BIN There, Done That: Air Force FCU Topples An Attack

In late April 2021, transactions totaling close to six figures from the same retailer hit the credit union in nearly one fell swoop. Transaction data from Air Force FCU’s core provider indicated all the charges were card-not-present purchases, which tipped Miller off to the fraud.

The cooperative had to act quickly.

Because the retailer, which Miller declines to name, is a large, legitimate business, the credit union couldn’t simply cut off those transactions. However, during its due diligence, Air Force FCU learned the attack came from only one of the several networks through which it processes transactions, and it could shut off transactions from specific card networks.

“We made the decision to stop all transactions from that network for two days,” Miller says. “It stopped the fraud in its tracks and gave us enough time to figure out our next move.”

The credit union’s chief technology officer along with several risk employees began to thoroughly review Air Force FCU’s daily credit card transaction reports. A pattern soon emerged. Miller says her exceptions report often state “card destroyed,” “card lost,” “card stolen,” or “wrong pin.” Not this time.

“We saw was a huge pattern of ‘card not found,’” Miller says. “Plus, these were all from the same vendor and the impacted card numbers ran in a sequential order. It just wasn’t normal.”

The fraudsters, however, had accurate card information so transactions were going through, putting the credit union on the hook for losses. And the hackers were sophisticated, Miller says. They used different names, different dollar amounts, and even different addresses — not always in the United States.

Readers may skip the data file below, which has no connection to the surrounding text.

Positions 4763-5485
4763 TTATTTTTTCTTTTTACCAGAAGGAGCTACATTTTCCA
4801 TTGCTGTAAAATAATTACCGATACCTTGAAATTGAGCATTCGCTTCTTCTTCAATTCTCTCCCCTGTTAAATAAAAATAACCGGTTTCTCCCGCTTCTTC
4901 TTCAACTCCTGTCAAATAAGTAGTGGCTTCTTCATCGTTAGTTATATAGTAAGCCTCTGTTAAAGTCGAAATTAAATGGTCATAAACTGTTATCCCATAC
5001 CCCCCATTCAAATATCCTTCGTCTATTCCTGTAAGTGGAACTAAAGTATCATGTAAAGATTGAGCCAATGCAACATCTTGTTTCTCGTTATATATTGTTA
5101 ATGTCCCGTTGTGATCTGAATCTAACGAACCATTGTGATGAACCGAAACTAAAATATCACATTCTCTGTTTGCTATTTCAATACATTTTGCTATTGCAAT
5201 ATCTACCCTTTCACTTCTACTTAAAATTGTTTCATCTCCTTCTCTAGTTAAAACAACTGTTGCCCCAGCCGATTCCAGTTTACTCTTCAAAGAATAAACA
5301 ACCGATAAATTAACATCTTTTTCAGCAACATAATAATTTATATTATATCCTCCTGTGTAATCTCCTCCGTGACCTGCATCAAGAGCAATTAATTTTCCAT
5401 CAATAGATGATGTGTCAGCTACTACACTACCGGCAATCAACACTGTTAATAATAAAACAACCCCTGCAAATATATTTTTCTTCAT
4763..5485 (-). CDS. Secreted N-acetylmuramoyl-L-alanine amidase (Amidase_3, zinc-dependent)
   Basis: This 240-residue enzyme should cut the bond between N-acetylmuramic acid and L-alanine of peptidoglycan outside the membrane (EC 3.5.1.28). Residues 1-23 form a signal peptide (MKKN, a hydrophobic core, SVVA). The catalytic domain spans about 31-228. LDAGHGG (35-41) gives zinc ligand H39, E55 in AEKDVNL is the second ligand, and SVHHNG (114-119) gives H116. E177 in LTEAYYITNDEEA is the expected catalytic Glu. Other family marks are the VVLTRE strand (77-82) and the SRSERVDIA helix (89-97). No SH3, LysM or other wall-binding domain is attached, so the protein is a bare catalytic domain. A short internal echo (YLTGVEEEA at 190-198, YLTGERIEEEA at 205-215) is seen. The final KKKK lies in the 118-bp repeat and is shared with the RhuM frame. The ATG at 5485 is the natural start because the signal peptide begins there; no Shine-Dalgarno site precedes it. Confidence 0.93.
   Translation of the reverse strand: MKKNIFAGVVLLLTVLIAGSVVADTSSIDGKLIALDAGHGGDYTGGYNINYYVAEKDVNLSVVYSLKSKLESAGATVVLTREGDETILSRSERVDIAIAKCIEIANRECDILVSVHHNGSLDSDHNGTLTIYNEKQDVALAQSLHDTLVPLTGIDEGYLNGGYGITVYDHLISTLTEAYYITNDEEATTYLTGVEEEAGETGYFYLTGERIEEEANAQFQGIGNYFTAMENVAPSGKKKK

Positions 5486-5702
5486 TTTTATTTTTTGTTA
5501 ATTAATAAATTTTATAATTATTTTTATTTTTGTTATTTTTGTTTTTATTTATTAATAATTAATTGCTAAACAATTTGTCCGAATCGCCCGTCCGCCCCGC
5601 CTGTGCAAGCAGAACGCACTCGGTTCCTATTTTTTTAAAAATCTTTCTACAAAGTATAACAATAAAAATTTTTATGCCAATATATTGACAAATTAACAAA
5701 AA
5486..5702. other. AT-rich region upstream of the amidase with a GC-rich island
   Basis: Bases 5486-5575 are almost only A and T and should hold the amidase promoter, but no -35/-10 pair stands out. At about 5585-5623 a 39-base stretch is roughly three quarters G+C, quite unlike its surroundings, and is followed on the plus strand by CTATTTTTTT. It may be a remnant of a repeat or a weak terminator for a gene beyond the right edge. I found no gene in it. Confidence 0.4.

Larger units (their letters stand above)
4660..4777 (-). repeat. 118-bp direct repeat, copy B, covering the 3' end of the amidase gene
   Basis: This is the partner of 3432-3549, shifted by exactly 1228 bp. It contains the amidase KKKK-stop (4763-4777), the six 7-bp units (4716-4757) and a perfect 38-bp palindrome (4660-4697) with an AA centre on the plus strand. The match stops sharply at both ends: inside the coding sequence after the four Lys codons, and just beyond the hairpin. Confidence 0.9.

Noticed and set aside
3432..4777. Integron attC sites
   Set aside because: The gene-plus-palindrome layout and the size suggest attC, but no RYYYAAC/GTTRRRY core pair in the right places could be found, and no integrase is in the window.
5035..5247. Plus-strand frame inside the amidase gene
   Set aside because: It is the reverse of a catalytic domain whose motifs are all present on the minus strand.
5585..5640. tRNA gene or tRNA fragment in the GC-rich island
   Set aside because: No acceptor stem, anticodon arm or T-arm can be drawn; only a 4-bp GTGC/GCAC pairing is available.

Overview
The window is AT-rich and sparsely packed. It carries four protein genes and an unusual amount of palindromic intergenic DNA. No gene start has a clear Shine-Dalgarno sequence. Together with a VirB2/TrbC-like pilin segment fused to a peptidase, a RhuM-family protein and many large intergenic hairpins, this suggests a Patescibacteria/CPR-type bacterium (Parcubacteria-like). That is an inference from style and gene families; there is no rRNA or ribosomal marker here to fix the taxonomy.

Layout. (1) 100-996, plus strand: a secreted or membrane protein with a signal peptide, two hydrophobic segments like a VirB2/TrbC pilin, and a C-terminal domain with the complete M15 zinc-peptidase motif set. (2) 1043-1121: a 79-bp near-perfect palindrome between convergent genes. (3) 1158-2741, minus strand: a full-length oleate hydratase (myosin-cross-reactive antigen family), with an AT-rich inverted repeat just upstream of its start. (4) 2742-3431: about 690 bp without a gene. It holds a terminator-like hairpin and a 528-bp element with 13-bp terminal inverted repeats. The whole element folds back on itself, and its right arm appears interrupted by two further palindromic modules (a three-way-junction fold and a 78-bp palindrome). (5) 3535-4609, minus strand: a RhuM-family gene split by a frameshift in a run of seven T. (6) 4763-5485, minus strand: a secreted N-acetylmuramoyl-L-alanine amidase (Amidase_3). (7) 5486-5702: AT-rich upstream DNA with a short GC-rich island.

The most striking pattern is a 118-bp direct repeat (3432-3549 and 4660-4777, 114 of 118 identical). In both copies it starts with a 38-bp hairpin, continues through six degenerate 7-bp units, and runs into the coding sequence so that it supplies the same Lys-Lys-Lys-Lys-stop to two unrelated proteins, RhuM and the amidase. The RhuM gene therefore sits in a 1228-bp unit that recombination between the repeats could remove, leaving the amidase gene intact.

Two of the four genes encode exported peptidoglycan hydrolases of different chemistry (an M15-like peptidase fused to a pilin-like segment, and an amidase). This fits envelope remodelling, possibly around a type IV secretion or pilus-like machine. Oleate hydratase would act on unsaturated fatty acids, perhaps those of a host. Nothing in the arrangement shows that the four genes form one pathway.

“People were really buying stuff,” Miller says. “It was going as far away as Colombia.”

The Response

Air Force FCU implemented immediate changes to its card numbering logic — no longer would the same several digits appear for each card. By altering the pattern, the credit union hoped to make hacking more complicated. Additionally, the credit union reissued every card that was affected by the attack, but it did not reissue cards en masse.

“It’s a long process to reissue like that,” Miller says. “And it wasn’t going to stop the bleeding.”

The fact the dollar amounts tended to be small posed a challenge to identifying fraudulent charges. And because it was a well-known retailer, members weren’t always aware they were victims. Air Force FCU posted a message on its home banking platform asking members to review their statements carefully for suspicious activity. It did not name the retailer because the attack ultimately wasn’t the retailer’s fault. In fact, the retailer was helpful.

“When we contacted them, they were eager to help us stop the fraud,” Miller says.

Internally, three employees in the risk department started reviewing daily core and card processor reports looking for context clues for potential fraud. Of primary focus are those “card not found” transactions, especially sequential card numbers used in close succession.

“The crook spends his whole day looking for ways in. We’re going to be behind the curve in trying to catch up, but we’ll do everything we can.” Cathy Miller, SVP & Chief Risk Officer, Air Force FCU

Looking forward, Air Force FCU hopes its risk review process will curb future fraudulent activity and is evolving its cybersecurity efforts, which include a new information security committee. Miller knows the battle is far from over, but that doesn’t mean it’s not worth the fight.

“The crook spends his whole day looking for ways in,” Miller says. “We’re going to be behind the curve in trying to catch up, but we’ll do everything we can.”

 Callahan & Associates, Inc.